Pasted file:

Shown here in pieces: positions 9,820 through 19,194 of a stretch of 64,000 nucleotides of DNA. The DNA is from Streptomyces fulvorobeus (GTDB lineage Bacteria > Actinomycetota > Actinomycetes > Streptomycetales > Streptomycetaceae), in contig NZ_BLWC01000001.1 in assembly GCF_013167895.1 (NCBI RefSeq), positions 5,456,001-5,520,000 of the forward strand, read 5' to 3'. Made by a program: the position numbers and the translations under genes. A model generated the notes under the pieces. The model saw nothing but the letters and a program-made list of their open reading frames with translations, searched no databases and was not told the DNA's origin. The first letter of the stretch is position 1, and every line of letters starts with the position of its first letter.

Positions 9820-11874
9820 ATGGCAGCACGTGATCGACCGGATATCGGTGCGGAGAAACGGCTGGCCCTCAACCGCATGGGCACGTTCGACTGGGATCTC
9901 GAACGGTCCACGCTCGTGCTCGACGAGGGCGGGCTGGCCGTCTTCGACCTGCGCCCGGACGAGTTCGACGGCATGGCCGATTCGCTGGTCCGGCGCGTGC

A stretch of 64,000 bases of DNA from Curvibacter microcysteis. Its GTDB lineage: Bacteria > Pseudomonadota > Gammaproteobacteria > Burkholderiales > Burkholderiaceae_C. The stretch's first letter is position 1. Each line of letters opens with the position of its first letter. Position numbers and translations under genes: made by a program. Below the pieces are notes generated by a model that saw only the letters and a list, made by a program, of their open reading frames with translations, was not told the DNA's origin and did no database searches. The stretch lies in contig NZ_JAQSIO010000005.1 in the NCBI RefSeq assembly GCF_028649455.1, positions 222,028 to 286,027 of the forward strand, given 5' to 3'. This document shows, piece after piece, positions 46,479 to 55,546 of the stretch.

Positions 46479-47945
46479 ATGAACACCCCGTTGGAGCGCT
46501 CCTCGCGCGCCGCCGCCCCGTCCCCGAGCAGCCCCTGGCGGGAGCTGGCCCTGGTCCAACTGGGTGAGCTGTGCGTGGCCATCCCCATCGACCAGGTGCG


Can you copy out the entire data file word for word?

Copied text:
Shown here in pieces: positions 9,820 through 19,194 of a stretch of 64,000 nucleotides of DNA. The DNA is from Streptomyces fulvorobeus (GTDB lineage Bacteria > Actinomycetota > Actinomycetes > Streptomycetales > Streptomycetaceae), in contig NZ_BLWC01000001.1 in assembly GCF_013167895.1 (NCBI RefSeq), positions 5,456,001-5,520,000 of the forward strand, read 5' to 3'. Made by a program: the position numbers and the translations under genes. A model generated the notes under the pieces. The model saw nothing but the letters and a program-made list of their open reading frames with translations, searched no databases and was not told the DNA's origin. The first letter of the stretch is position 1, and every line of letters starts with the position of its first letter.

Positions 9820-11874
9820 ATGGCAGCACGTGATCGACCGGATATCGGTGCGGAGAAACGGCTGGCCCTCAACCGCATGGGCACGTTCGACTGGGATCTC
9901 GAACGGTCCACGCTCGTGCTCGACGAGGGCGGGCTGGCCGTCTTCGACCTGCGCCCGGACGAGTTCGACGGCATGGCCGATTCGCTGGTCCGGCGCGTGC

A stretch of 64,000 bases of DNA from Curvibacter microcysteis. Its GTDB lineage: Bacteria > Pseudomonadota > Gammaproteobacteria > Burkholderiales > Burkholderiaceae_C. The stretch's first letter is position 1. Each line of letters opens with the position of its first letter. Position numbers and translations under genes: made by a program. Below the pieces are notes generated by a model that saw only the letters and a list, made by a program, of their open reading frames with translations, was not told the DNA's origin and did no database searches. The stretch lies in contig NZ_JAQSIO010000005.1 in the NCBI RefSeq assembly GCF_028649455.1, positions 222,028 to 286,027 of the forward strand, given 5' to 3'. This document shows, piece after piece, positions 46,479 to 55,546 of the stretch.

Positions 46479-47945
46479 ATGAACACCCCGTTGGAGCGCT
46501 CCTCGCGCGCCGCCGCCCCGTCCCCGAGCAGCCCCTGGCGGGAGCTGGCCCTGGTCCAACTGGGTGAGCTGTGCGTGGCCATCCCCATCGACCAGGTGCG